14 July 2010

Close Encounters With Permission Culture

I've just finished reading Lawrence Lessig's 2004 book "Free Culture," which is chock full of mostly demoralizing stories, observations and ancedotes culled from recent and occasionally not so recent legal and cultural history. Lessig pulls together this history in order to make a point, and he makes it convincingly, but the history is worth knowing in and of itself. The nugget that I just can't get over is ASCAP's threat to sue the Girl Scouts, among others, for singing licensed music at camp. You can read all about it here (via Lessig's helpful list of the book's online references here).

Once upon a time, as a freshly minted music school graduate eager to gain a foothold in the more business-oriented side of my chosen profession, I began looking into joining a performance rights organization, and, for reasons I've since forgotten, ultimately settled on ASCAP. Even then, I had misgivings about joining such a club, for years earlier, ASCAP had supposedly threatened action against a local venue where I and many of my colleagues frequently performed. Rather than pay the fee, the owner began enforcing a zero-tolerance policy regarding "other people's licensed cover songs" and requiring each performing group to fill out and sign a form. This made for some eclectic, original programming, and gave me a great excuse to impose even more of my tunes on my bandmates, but those trivial facts aside, there were no winners here: not ASCAP, who hasn't received a cent; not the owner, who evidently was scared shitless by the whole thing; and least of all those of us who perform there, of whom even the most radical like to play other people's licensed music from time to time, or at least know that we can if we want to.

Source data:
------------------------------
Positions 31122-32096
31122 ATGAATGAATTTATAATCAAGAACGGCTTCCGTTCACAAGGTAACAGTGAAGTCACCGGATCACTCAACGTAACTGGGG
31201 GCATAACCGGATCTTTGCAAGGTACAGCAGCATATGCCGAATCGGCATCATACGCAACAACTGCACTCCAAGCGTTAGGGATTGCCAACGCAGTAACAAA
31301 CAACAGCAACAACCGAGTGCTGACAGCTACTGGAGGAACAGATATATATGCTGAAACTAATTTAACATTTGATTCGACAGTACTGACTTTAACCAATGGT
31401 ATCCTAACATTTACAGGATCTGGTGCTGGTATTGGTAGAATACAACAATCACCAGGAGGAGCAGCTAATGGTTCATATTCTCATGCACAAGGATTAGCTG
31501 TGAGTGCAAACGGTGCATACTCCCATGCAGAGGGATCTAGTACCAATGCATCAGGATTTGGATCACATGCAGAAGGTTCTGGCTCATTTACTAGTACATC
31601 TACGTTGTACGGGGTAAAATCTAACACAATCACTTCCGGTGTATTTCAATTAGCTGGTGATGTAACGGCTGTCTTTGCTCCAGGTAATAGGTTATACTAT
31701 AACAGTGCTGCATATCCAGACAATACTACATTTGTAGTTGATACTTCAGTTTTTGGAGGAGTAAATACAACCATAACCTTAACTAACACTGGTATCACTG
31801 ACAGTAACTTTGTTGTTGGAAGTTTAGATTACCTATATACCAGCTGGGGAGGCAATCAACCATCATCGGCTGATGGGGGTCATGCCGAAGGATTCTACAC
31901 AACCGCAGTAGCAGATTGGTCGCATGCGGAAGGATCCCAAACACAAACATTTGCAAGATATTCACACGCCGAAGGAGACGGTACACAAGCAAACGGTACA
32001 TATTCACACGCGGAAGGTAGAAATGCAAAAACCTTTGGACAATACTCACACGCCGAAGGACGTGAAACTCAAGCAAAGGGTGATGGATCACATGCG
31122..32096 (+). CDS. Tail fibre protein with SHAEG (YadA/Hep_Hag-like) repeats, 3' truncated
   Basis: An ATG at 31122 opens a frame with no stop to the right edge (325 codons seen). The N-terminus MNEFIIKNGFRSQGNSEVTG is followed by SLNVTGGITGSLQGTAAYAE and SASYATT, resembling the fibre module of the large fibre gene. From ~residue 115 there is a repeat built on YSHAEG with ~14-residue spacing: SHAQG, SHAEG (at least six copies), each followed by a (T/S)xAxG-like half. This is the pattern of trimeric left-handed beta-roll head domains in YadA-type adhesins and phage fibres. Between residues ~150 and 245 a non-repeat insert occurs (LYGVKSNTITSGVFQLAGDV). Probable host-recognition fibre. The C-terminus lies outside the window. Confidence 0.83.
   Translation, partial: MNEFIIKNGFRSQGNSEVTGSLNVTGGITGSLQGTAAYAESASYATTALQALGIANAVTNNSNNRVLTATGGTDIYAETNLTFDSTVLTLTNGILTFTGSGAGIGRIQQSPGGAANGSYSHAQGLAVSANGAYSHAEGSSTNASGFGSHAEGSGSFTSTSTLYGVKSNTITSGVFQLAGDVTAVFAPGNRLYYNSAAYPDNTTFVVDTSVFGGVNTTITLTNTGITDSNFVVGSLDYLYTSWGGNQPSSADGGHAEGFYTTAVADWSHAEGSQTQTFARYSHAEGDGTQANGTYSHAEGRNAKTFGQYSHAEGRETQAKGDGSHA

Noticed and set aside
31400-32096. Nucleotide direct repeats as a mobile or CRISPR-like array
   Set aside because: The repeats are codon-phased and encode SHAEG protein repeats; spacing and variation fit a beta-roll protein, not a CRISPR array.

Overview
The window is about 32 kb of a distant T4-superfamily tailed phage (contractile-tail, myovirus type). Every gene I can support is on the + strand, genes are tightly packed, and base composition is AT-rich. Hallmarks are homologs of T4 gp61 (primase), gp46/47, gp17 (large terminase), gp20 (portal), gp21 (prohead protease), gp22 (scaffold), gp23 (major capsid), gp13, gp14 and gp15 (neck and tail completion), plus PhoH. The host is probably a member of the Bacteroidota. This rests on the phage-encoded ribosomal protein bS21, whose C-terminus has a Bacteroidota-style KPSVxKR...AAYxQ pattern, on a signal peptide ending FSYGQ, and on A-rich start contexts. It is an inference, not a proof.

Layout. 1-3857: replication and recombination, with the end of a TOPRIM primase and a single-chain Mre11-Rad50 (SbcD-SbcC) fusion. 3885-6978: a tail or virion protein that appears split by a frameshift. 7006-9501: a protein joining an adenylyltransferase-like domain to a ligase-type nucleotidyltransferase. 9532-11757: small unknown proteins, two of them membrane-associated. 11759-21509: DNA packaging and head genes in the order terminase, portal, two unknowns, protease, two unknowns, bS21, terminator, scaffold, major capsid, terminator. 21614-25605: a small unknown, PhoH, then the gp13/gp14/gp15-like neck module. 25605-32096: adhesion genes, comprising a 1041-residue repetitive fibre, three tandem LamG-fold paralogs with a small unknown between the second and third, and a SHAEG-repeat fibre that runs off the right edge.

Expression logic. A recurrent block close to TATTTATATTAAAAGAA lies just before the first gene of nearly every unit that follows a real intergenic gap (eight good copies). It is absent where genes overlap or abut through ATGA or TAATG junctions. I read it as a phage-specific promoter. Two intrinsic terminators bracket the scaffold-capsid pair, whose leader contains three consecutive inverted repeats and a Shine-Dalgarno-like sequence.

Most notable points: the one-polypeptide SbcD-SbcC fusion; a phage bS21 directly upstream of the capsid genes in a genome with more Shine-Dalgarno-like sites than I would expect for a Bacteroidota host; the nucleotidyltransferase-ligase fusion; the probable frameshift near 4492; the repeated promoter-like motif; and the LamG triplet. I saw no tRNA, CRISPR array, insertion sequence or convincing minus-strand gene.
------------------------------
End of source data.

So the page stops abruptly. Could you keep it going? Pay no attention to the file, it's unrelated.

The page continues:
To have one's music performed by others is not only one of the most basic artistic aspirations which many composers share, but also, the state of music publishing being what it is, increasingly the only meaningful financial aspiration as well, or so I've been reading over the last several years. I'm normally too pessimistic to plan on things like that ever happening, but have occasionally been prone to making such plans simply to put my mind at rest, and as there was no application fee, it seemed harmless enough to just send the damn thing in and forget about it until that first royalty check showed up. Nonetheless, I was never totally comfortable doing so knowing that I was also criminalizing the performance of my music in the very types of venues it was most likely to be performed in, venues where the management and the musicians alike are lucky to break even on any given night. This ultimately weighed on my mind more heavily than not being a member had before, until finally an envelope arrived from ASCAP. Rather than a welcome packet, it was my application, which was being returned to me because I had forgotten to sign one of the forms. I've never been so relieved, and to this day, the incomplete application sits buried in a file cabinet, where I anticipate it will stay for a very long time.

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